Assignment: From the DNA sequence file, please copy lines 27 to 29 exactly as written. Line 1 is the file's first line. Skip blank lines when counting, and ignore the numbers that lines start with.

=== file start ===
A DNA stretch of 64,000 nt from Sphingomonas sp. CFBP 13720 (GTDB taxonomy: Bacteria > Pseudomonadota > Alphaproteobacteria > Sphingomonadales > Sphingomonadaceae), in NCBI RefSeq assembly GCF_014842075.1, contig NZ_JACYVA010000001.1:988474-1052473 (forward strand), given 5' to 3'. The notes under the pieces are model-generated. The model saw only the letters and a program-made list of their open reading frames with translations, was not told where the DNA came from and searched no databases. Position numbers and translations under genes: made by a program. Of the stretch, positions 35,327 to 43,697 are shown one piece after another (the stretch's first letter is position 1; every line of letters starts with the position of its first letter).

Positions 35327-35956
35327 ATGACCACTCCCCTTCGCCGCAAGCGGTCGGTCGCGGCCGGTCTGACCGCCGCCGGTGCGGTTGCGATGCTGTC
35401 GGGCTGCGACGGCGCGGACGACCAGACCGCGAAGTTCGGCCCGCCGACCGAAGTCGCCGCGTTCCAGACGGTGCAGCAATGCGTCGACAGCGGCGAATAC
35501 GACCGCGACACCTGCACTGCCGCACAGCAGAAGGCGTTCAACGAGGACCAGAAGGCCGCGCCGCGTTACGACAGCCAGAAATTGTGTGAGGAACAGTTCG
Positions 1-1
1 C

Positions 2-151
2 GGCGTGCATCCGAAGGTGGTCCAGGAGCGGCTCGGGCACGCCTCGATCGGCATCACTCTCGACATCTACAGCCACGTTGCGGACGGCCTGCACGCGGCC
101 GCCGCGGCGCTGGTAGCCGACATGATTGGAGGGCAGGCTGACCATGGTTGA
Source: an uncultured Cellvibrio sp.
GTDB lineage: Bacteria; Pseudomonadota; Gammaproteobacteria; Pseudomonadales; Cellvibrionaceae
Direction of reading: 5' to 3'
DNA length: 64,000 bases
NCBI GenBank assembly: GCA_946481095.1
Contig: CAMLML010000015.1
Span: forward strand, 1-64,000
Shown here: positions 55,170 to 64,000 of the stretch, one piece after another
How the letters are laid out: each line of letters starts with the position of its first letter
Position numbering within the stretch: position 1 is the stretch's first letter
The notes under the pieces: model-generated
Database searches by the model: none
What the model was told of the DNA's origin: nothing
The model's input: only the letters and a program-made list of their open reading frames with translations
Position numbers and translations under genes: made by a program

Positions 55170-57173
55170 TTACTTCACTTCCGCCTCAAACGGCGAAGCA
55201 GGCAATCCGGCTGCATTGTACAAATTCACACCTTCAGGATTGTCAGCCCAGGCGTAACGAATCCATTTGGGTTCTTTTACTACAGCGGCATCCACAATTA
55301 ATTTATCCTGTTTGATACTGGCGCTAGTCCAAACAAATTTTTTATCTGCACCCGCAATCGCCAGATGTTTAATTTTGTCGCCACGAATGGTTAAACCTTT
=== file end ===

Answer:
55170 TTACTTCACTTCCGCCTCAAACGGCGAAGCA
55201 GGCAATCCGGCTGCATTGTACAAATTCACACCTTCAGGATTGTCAGCCCAGGCGTAACGAATCCATTTGGGTTCTTTTACTACAGCGGCATCCACAATTA
55301 ATTTATCCTGTTTGATACTGGCGCTAGTCCAAACAAATTTTTTATCTGCACCCGCAATCGCCAGATGTTTAATTTTGTCGCCACGAATGGTTAAACCTTT